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How the Media Influence People to be Multi-lingual Speakers

Media Power: Influence People to be a Multi-lingual Speakers
The growing need for globalization has forced many people choose to be multi-lingual speakers. “Research shows that, at age four, children can learn how to speak a language aside from their native language that is spoken at home” this standpoint raised in the TV show “Sweet life on QTV: Multilingual Kids” by speech consultant Tessa.

Children below the age of twelve are supposed to live with their family, and except the influence from their living circumstance, what other factors can influence their interest in studying a non-native language? The answer may be “Media.”

Media power is working on both transmitting information to audiences and promoting different cultures to people around the world. Media power is much stronger than we imagine, in some ways, media power can influence people to be a Multi-lingual speaker.

Numerous scientific evidence shows that media influences people in many aspects. First, media has an impact on people’s sense of the world. Hooks mentioned this feature in her paper Seeing and Making Culture: “Television shows and films bring the message home that no one can truly feel good about themselves if he or she are poor” (Hook, 1994).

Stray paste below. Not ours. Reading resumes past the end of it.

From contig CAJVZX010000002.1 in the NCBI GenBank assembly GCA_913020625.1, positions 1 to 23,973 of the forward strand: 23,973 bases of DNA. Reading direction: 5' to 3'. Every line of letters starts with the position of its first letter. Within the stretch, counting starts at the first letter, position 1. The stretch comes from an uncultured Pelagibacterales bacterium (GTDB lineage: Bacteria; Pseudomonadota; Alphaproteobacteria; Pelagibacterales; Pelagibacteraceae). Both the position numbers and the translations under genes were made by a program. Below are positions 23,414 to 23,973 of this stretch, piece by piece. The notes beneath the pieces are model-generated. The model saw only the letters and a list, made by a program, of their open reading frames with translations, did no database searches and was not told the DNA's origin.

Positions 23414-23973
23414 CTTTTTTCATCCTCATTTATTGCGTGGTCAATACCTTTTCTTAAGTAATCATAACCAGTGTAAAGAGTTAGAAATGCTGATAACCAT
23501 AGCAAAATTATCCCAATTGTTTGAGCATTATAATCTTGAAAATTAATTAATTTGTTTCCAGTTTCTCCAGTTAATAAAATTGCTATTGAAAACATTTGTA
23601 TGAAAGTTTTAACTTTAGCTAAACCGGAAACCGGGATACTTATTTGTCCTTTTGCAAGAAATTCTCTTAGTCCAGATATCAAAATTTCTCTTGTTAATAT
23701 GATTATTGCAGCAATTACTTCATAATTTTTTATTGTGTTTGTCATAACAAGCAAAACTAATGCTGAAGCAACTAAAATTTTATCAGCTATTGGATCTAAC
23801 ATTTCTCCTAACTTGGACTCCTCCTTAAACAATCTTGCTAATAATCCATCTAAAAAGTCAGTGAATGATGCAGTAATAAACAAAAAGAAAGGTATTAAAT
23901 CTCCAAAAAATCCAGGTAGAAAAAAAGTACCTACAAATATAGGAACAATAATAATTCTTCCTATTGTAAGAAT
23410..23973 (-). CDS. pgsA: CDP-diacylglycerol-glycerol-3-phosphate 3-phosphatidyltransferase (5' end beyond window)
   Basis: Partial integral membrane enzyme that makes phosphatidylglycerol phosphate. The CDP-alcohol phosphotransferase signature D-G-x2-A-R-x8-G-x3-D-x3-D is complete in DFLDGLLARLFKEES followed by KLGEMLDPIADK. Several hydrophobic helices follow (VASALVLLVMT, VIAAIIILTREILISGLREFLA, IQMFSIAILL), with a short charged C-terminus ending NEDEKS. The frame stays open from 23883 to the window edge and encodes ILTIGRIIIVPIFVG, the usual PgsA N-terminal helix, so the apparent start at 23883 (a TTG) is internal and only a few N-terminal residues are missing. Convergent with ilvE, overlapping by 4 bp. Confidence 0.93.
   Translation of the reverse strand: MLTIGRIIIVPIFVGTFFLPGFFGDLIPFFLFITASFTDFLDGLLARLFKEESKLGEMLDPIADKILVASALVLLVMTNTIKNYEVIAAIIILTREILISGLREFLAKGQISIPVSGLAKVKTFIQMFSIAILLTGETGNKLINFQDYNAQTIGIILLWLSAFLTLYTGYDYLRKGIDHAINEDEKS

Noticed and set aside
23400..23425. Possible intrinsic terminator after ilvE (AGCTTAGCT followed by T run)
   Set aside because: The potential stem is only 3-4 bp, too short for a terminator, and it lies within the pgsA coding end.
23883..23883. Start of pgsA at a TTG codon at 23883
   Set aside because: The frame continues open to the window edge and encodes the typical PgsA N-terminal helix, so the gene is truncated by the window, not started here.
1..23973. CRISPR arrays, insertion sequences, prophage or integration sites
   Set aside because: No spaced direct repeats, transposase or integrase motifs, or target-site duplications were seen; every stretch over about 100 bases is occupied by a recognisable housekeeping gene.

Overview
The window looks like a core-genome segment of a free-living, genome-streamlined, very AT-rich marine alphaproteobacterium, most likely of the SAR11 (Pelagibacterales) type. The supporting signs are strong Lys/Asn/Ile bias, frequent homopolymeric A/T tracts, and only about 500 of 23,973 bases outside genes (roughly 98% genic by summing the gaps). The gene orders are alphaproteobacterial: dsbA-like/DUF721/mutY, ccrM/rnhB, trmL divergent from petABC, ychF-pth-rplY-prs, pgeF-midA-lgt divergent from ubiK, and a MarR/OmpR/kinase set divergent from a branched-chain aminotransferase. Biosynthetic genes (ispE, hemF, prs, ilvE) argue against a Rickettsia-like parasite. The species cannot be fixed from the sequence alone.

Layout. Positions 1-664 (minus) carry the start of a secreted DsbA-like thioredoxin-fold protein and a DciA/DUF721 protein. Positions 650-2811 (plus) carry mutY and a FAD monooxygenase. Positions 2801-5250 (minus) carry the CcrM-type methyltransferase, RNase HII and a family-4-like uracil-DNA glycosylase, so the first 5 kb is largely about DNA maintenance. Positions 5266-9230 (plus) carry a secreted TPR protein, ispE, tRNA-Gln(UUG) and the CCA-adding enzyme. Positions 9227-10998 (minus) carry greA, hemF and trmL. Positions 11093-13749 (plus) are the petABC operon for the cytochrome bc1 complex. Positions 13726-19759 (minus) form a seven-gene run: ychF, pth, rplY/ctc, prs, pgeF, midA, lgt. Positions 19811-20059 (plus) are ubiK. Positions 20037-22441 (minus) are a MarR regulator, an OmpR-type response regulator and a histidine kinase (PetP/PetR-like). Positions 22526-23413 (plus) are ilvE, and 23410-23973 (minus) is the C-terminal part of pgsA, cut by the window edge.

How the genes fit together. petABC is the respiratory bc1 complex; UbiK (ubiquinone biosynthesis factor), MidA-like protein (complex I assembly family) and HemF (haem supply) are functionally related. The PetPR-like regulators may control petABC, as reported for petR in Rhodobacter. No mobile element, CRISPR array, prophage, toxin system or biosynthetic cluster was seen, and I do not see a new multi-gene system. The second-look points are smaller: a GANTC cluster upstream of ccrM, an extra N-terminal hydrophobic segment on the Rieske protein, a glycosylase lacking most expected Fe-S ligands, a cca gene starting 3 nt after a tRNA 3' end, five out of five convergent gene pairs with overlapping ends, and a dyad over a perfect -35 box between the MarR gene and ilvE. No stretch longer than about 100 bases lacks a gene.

In the television show, Gossip Girls this statement can be proven: most of the characters in the show are wealthy. The audience is meant to view these characters extremely happy because of their wealth, and they do not feel good about themselves because they cannot afford a new pair of seven hundred dollars shoes every week.

The poor character, Jenny, who desperately wants to be a part of wealthy Upper East Side of New York, also portrays this. The influence of media is what makes the audiences not feel good about themselves.

Secondly, a large spread circle and influencing effect are media’s features. Movies produced in Hollywood are widely spread all over the world, having dominant control of the market, which means that countless people are exposed to the influence of Hollywood and accept the American ideology.

As a significant media form, Hollywood movies’ power of influence is not just working on the countries they were produced, but nations with traditional customs like China and India.  Researched by a Hong Kong scholar, the Asia-Pacific region created 40% of Hollywood movies’ international receipts.

Moreover, in the box office revenue aspect, 60% is contributed by Asia (Lee, 2008). Hollywood’s strong marketing rallying points probably have unimaginable culture invasion for people out of America.
Media power is everywhere, influencing people’s living style imperceptibly.

Through further research and technology development, more experiments and statistics show that not only does the media influence people in general, it also influences language learning. Contents showed by media can effectively attract audiences’ interest in language study.